Q 1. Mention the two industries which were crucial for the industrial revolution in England.
Ans. The two industries which were crucial for the industrial revolution in England:-
Iron and Steel.
Q 2. What made Britain the foremost industrial nation in the 19th century?
Ans. Merchandised production of cotton textiles made Britain the foremost industrial nation in the 19th century.
Q 3. Why Britain was refers to as the workshop of the world?
Ans. Britain was referred to as the workshop of the world as its iron & steel industries started growing from 1850s and later had success. So many started buying and selling iron from Britain in greater quantities and thus it was given the title of ‘work shop of world’.
Q 4. What kinds of cloth had a large market in Europe?
Ans. Chintz, silk textiles, Muslin, jamdani and calico.
Q 5. What is Jamdani?
Ans. Jamdani is a fine Muslin on which decorative motifs are women on the loom, typically in grey and white. Often a mixture of cotton and gold thread was used.
Q 6. What is bandanna?
Ans. The word bandanna now refers to any brightly coloured printed scarf for the neck or head.
Originally, the term derived from the word “bandhana” (Hindi for tying), and referred to a variety of brightly coloured cloth produced through a method of tying and dying.
Q 7. Who are Agaria?
Ans. The group of men and women carrying basket loads of irons ore. These groups were the Agarias .
Q 8. Write a short note on Calico Act.
When the Portuguese first came to India in search of spices they landed in Calicut on the Kerala coast in south – west India.
The cotton textiles which they took back to Europe, along with the spices, came to be called “calico” (derived from Calicut), and subsequently calico became the general name for all cotton textiles.
By the early eighteenth century, worried by the popularity of Indian textiles, wool and silk makers in England began protesting against the import of Indian cotton textiles.
In 1720, the British government enacted a legislation banning the use of printed cotton textiles –chintz – in England. This Act was known as the Calico Act.
Q 9. Mention the two technological innovations which revolutionized cotton productions.
Ans. Competition with Indian textiles also led to a search for technological innovation in England:-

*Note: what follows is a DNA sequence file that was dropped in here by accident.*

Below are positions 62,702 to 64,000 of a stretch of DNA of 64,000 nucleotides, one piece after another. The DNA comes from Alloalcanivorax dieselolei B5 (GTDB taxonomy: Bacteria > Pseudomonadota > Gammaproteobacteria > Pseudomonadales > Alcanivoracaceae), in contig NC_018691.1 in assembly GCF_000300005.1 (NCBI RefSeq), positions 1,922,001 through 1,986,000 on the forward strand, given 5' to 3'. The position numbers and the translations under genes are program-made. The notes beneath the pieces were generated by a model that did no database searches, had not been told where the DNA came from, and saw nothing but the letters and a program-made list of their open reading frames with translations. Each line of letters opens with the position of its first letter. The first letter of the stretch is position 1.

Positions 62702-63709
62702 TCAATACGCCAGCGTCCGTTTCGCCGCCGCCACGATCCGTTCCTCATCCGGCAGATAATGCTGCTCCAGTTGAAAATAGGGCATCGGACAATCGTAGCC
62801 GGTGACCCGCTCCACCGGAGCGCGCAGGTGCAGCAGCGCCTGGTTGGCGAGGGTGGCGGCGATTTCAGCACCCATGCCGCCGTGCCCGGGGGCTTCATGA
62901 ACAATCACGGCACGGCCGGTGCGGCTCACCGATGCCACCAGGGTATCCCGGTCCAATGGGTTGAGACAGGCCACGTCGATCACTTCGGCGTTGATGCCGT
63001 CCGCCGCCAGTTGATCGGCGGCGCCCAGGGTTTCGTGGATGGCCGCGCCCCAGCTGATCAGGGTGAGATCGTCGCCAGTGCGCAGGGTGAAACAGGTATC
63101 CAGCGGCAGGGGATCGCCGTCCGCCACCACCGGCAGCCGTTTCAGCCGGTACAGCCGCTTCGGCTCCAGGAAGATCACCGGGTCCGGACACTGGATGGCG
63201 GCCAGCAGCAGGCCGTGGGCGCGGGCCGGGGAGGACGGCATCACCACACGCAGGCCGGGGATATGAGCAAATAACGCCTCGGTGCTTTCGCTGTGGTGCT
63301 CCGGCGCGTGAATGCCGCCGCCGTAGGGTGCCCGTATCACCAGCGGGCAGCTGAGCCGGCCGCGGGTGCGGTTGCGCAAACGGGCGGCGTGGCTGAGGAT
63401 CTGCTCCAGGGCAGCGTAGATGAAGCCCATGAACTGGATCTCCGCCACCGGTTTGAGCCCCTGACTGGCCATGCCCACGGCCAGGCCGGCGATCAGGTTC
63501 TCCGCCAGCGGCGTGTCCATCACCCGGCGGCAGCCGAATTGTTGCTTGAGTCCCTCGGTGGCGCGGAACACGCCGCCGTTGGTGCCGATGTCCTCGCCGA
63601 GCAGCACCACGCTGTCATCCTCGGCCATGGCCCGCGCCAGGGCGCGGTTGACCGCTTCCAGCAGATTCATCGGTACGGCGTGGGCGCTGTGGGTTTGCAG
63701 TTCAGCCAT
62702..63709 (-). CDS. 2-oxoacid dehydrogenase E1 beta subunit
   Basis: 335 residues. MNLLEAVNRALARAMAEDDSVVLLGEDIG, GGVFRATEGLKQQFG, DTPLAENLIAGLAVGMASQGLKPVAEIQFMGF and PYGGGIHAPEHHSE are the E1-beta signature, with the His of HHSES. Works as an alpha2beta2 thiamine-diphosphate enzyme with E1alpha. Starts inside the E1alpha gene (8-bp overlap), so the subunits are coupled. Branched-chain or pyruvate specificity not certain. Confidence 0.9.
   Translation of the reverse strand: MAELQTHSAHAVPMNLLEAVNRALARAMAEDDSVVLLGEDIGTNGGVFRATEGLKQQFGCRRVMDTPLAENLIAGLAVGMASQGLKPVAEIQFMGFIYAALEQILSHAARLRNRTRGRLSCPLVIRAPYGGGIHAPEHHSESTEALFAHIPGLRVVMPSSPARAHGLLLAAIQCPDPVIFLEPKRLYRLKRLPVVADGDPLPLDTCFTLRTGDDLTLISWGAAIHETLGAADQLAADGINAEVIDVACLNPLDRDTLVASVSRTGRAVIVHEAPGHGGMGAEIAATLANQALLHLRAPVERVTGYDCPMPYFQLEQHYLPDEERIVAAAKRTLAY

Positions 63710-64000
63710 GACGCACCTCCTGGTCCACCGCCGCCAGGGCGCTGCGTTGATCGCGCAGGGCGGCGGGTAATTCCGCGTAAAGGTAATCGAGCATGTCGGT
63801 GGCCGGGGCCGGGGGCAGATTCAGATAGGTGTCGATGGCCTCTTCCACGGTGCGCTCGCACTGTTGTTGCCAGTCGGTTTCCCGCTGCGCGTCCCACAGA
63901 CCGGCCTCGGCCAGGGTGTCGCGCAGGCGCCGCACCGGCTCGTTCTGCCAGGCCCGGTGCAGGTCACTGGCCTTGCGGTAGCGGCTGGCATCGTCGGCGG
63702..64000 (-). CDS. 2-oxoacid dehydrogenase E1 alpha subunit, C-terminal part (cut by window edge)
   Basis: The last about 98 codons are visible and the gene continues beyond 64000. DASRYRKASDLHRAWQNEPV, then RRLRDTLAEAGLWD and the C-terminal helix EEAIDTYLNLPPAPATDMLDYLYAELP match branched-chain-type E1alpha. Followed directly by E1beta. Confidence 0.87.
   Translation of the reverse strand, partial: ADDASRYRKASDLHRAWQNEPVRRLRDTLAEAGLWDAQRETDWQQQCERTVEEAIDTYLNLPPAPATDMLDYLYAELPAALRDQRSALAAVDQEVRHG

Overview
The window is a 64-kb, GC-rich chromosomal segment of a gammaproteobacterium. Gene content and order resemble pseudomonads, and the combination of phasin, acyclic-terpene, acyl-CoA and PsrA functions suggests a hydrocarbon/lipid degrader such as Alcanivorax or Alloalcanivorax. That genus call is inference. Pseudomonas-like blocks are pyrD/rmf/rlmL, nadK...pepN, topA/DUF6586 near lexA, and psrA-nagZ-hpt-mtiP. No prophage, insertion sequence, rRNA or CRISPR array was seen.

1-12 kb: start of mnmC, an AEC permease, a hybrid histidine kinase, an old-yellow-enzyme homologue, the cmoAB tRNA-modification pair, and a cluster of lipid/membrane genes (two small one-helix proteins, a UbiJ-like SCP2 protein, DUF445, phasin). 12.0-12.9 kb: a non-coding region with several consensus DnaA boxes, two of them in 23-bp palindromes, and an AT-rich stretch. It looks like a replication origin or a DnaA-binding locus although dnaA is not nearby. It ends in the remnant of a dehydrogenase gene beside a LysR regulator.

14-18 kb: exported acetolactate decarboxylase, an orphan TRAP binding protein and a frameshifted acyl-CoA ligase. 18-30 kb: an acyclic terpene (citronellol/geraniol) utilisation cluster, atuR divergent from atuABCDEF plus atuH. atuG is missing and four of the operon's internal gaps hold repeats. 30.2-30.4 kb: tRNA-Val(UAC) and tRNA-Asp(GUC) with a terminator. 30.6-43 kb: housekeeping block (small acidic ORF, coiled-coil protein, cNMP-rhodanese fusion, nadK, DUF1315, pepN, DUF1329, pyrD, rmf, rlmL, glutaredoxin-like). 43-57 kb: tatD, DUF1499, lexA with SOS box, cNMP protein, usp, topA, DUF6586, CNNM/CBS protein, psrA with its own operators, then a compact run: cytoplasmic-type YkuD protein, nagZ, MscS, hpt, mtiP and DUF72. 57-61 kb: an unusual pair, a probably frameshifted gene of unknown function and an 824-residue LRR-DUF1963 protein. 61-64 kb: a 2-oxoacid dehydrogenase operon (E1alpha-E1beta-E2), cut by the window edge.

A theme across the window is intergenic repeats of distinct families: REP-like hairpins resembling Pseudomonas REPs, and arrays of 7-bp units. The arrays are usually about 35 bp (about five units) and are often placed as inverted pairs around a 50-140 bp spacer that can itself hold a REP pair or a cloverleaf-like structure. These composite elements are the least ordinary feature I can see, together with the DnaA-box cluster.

In 1764, the spinning jenny was invented by John Kaye which increased the productivity of the traditional spindles.
The invention of the steam engine by Richard Ark Wright in 1786 revolutions cotton textile weaving.
Q 10. How did European companies traded with India?
European trading companies – the Dutch, the French and the English made enormous profits out of this flourishing trade.
These companies purchased cotton and silk textiles in India by importing silver.
When the English East India Company gained political power in Bengal, it no longer had to import precious metal to buy Indian goods. They collected revenues from peasants and zamindars in India, and used this revenue to buy Indian textiles.
Q 11. Why did the wool and silk producers protest against the import of Indian textiles in the early 18th century?
Ans. By the early eighteen century, worried by the popularity of Indian textiles, wool and silk makers in England began protesting against the import of Indian cotton textiles as they were not able to sell their products.
Q 12. What problems did the Indian textile industry face in the early years of its development?
Ans. The development of cotton industries in Britain affected textile producers in India in several ways.
1. Indian textiles now had to comply with British textiles in the European and American markets. Exporting textiles to England also became increasingly difficult since very high duties were imposed on Indian textiles imported into Britain.
Fig: Textile industry.
2. By the beginning of the nineteenth century, English made cotton textiles successfully outsets Indian goods from their traditional markets in Africa, America and Europe.